Interview: Streets of Rage 4

Interview: Streets of Rage 4

by March 31, 2019

After 25 years, Streets of Rage is back, and fans of classic beat-em-ups have a lot to look forward to. We spoke with Cyrille Lagarigue, technical director at Guard Crush Games, about the return of Streets of Rage and how his studio came to work on the beloved franchise.

This interview has been edited for clarity.

TSSZ: It’s been 25 years since the last Streets of Rage game, why is now the time the bring the franchise back? Where did the idea come from?

Lagarigue: The genesis of the idea is that it’s a three-studio game – DotEmu, Lizardcube, and Guard Crush Games. Lizardcube does the graphics/ Guard Crush Games, which I’m president of, does the technical side – the programming, the engine. DotEmu does all the rest – publishing, music, stuff like that. DotEmu did the Wonder Boy: The Dragon’s Trap remake with SEGA, and it went very well, so they wanted to do something else with SEGA given their good relationship. They were considering which license to work with, and they came to Streets of Rage. There’s not been a game in 25 years and everyone loves it, so they wanted to ask SEGA. They did some artwork and presented it to SEGA, and SEGA said okay!

Guard Crush Games embarked on this because we’ve been doing a beat-em-up engine for ten years. We’ve been doing a game called Streets of Fury. We knew each other, so we said, “People who have been doing beat-em-up development for ten years working on Streets of Rage? It sounds like a perfect fit!” So it’s been more than a year since we started working on this game.

TSSZ: Streets of Rage is a storied and beloved franchise. How did you approach bringing Streets of Rage into the modern era of gaming, and what were some of the challenges that came along with that?

Lagarigue: That’s very important, because these are very good games, even today. If you play the original trilogy, they’re all still very fun, and people have been playing these games since they were kids, so they have very fond memories of them. It’s very important to us to remain faithful to the original games. We really wanted to make something were, if you pick up the controller, it’s Streets of Rage, so you have the same basic moves and controls. We start by doing that and applying the new art style, which is very important to make it feel fresh.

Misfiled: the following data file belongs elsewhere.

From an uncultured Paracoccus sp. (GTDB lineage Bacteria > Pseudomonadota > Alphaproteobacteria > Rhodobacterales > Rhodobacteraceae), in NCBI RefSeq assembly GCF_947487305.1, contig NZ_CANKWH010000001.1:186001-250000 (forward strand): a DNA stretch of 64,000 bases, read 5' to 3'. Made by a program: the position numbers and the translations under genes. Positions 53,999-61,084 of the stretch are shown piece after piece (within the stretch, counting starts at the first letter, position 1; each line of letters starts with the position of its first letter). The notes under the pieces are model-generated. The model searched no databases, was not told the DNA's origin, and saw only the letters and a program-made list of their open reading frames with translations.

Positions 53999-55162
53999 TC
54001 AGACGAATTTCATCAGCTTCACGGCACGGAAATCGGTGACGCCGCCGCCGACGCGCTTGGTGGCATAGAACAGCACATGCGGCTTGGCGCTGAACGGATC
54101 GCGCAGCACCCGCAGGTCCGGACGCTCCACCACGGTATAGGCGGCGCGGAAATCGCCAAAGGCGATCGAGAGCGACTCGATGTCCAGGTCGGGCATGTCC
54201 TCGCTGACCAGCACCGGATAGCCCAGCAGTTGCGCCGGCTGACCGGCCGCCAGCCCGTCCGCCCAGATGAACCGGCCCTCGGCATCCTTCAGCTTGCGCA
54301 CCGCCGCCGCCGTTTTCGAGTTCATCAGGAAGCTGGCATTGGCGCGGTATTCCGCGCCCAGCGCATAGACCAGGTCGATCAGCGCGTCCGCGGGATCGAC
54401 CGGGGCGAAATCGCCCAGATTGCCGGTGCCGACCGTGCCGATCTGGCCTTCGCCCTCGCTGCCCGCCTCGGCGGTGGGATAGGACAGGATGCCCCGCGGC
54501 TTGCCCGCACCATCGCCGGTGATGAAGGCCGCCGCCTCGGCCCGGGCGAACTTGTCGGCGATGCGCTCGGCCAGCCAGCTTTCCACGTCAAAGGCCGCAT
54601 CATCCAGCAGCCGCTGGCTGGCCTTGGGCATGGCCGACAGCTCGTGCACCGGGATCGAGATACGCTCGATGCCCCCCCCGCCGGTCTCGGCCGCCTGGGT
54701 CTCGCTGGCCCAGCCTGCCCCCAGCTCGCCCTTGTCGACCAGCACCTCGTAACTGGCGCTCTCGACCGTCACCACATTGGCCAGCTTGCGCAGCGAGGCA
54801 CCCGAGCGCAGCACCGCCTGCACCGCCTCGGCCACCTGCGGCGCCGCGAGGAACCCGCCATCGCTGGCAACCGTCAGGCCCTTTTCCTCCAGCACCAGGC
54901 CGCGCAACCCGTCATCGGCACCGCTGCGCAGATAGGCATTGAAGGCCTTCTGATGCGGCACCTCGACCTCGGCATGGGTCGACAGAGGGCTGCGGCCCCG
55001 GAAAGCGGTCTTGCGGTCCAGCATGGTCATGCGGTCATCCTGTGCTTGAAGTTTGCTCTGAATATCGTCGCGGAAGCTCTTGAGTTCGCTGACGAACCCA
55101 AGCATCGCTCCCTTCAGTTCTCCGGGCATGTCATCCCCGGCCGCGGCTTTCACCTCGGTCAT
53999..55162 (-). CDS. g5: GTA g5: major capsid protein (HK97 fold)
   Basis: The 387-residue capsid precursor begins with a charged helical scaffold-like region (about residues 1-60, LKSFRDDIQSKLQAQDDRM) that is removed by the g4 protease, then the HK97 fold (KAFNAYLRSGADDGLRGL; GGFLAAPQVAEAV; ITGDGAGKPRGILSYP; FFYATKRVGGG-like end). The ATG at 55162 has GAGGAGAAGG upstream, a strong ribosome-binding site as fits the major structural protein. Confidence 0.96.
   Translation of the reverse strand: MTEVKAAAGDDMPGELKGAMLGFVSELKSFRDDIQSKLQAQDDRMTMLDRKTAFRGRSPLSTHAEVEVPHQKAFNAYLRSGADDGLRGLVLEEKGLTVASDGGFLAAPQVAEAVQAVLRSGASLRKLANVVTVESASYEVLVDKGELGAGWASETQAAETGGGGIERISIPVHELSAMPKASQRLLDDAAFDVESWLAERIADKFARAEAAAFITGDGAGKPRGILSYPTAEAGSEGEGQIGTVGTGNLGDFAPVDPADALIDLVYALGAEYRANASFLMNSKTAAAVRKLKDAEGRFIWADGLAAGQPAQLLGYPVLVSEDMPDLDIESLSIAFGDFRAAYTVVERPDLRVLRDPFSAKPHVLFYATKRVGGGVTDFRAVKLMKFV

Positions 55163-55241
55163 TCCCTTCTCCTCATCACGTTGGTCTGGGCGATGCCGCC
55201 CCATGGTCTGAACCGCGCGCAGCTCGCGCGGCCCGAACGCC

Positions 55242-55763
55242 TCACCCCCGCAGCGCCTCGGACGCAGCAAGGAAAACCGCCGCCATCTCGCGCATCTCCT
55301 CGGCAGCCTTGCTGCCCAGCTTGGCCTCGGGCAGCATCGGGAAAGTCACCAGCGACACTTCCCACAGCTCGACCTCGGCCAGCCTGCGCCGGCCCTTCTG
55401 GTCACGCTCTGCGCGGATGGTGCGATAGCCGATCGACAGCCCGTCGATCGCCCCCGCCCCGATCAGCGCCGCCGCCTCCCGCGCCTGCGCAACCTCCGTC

We also evolved the gameplay, so we looked at the previous games and looked into what doesn’t work – for example, if you do your special, you lose life, and it doesn’t feel that good. Now, you can regain the life you lost from your special by hitting enemies. Also, enemies used to fly off the screen, so now we’ve added “walls” to the left and right of the screen, and enemies can bounce off of them. We’ve added new moves too, like air specials and Star Moves, and we made the weapon system more robust. You can pick up and throw weapons, and you can catch them in the air. It’s part refinement, and part adding new stuff.

Also, we want a game that is challenging, but not punishing. Historically, arcade-style games are very punishing to keep you putting quarters in. Streets of Rage is different because it’s one of the only ones that’s exclusively made for console, so it’s more strategic. You have more opportunity to escape attacks. We’re not going to put RPG elements in or anything like that. It’s going to be an arcade experience, with game modes that will allow you to get better at the game and enjoy the challenge.

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TSSZ: Touching on the art style again, it’s different from past Streets of Rage games due to the limitations of the Genesis. Were there any considerations about maintaining the pixel-driven aesthetic in this game, or did you want the hand-drawn style right from the outset?

Lagarigue: Yes, from the beginning of the project, what we did was apply the artists’ background in animation. From the start, we wanted to do something that felt fresh, and that meant using a brand-new art style. If we did it retro, it could be done really well, but it wouldn’t be as fresh. The new art style is really integral to it. Personally, what I like about it is that it’s very precise. It is a new art style, but the size of the character relative to the screen is the same as in the old games. You have so much detail, and it’s very clear where everyone is, so I think it serves the game well. We also think that is the game’s creators were making this game as a new game and a new IP, they would want to make it in this art style and not use pixel art. We want it to be current.

TSSZ: As you get the game in front of players and fans, what’s the reaction been to the game, and what’s been the most exciting part for you getting it in front of people?

Lagarigue: The reaction has been very, very good. We’ve been showing the game all weekend. There’s been a line in front of the booth all the time. Even if people can only play for ten minutes, they’re still smiling, so there’s been a tremendous reaction. We love people seeing what we intended to do – that we want to be faithful to the original games. It’s what people really wanted. People really wanted a game like that. It’s been a long time since the Streets of Rage license has been used. It’s been very satisfying, and we feel we made the right decisions. All the changes we made seem to work well, so it’s very exciting and it makes us want to show more of what we have in store!